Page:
Research highlights the potential dangers of distractions for cyclists, particularly those related to mobile phone use and listening to music. Here’s a breakdown of the findings: 

Mobile Phone Use: 

  • Impaired situational awareness: Cyclists engaged with their phones tend to miss critical visual and auditory cues like traffic signals, approaching vehicles, and road/roadside/path hazards. 
  • Increased dangerous behaviour: Studies show a correlation between phone use and unsafe cycling practices like wrong-way riding, risky intersection crossings, and erratic manoeuvring. 
  • Texting appears most detrimental: Compared to other phone activities, texting has been identified as the most hazardous, affecting a cyclist’s focus, lane positioning, and scanning behaviour.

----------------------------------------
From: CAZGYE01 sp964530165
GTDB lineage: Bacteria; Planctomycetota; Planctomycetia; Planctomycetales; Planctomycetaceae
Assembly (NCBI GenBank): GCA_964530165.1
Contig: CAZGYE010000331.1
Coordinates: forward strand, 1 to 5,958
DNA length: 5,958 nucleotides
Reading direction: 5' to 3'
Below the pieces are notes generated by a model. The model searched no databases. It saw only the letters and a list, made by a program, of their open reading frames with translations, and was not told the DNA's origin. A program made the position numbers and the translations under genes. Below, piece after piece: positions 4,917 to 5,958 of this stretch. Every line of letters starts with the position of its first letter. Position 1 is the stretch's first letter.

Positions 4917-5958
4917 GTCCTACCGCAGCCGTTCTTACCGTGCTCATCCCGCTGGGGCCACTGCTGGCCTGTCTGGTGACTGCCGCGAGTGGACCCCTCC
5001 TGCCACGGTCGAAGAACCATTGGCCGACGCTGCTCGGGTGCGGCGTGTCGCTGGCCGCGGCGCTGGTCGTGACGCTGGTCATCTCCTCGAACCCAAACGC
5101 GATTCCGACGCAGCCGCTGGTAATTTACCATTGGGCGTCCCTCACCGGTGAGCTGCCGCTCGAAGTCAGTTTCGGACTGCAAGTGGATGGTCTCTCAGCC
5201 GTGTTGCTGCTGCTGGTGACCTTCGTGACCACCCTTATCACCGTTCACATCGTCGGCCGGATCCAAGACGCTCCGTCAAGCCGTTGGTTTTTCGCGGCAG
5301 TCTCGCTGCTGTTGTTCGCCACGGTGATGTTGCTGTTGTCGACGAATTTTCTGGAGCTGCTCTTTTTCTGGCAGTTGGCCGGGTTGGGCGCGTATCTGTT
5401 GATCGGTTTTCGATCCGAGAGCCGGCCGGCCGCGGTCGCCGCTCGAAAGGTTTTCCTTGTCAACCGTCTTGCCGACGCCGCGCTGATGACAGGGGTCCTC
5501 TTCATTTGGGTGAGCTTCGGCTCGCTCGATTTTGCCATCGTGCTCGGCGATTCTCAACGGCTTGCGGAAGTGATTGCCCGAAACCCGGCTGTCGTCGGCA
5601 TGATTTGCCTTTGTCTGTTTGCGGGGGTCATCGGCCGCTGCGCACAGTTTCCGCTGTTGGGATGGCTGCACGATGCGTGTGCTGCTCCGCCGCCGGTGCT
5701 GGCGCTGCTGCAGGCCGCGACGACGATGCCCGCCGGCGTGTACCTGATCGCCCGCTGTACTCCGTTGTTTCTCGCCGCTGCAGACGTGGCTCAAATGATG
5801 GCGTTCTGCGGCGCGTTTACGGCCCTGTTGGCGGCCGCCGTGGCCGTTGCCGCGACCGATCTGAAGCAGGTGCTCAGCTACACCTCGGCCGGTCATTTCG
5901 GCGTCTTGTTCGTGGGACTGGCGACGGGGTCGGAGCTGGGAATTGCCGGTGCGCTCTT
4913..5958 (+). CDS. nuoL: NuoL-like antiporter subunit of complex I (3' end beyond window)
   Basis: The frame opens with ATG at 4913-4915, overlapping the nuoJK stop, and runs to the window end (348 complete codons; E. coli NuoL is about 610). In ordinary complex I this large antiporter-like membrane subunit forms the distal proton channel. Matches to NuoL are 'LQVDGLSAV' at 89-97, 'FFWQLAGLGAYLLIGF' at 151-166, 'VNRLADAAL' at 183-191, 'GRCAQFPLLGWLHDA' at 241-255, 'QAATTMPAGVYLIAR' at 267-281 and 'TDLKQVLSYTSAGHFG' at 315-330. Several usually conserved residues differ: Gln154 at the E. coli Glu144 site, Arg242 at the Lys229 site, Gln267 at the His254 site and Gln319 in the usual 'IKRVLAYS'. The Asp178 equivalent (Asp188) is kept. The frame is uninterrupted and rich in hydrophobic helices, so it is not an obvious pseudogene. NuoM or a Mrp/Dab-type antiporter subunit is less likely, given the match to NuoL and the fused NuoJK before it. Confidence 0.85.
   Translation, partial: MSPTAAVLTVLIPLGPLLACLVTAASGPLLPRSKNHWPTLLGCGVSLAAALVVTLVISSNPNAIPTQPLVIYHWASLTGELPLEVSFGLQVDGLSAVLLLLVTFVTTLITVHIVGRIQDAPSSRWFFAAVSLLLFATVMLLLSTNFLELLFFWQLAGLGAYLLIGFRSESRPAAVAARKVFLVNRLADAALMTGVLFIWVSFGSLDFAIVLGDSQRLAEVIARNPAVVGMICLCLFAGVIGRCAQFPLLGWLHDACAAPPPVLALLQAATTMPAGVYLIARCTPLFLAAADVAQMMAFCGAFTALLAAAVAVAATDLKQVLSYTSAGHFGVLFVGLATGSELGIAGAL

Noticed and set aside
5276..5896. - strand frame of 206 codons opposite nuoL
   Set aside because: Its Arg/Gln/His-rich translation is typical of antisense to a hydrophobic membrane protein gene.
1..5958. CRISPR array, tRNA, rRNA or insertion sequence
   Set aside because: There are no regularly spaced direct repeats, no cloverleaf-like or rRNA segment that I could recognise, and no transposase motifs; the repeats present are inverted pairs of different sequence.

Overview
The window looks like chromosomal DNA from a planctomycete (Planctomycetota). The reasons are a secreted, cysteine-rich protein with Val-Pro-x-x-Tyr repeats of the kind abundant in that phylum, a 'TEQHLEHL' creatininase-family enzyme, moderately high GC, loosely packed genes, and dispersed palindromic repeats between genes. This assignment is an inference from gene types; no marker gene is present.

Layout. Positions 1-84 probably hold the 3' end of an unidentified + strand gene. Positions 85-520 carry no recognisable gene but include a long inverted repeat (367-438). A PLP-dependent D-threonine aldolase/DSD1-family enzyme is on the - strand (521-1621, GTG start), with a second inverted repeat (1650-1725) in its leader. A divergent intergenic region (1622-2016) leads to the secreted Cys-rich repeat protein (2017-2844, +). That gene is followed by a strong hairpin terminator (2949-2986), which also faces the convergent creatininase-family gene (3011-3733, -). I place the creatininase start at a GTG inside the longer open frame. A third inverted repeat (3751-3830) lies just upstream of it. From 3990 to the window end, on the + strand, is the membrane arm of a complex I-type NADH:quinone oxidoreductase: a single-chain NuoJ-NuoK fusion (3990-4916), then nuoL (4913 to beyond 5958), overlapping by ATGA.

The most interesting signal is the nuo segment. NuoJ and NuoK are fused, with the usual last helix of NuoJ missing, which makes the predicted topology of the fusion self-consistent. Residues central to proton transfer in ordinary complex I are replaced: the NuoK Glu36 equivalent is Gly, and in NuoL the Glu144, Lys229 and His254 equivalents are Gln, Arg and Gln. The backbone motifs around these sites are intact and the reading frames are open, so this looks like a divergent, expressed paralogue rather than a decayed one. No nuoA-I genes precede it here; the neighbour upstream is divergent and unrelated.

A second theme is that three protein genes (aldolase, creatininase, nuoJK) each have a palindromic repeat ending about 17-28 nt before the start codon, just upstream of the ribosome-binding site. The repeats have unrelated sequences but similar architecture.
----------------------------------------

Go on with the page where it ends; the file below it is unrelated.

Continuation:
Listening to Music: 

  • Missed auditory information: Headphones and loud music can mask traffic sounds like horns, bells, and sirens, impacting a cyclist’s ability to react to potential threats. 
  • Increased traffic violations: Research suggests a link between music and unsafe cycling behaviour such as ignoring traffic signals, riding the wrong way, or using pedestrian crossings improperly. 
  • No significant change in speed or lane position: Unlike phone use, music appears not to directly affect cycling speed or lane positioning. 

Check out the details here (includes information about distraction for drivers, walkers and cyclists):   


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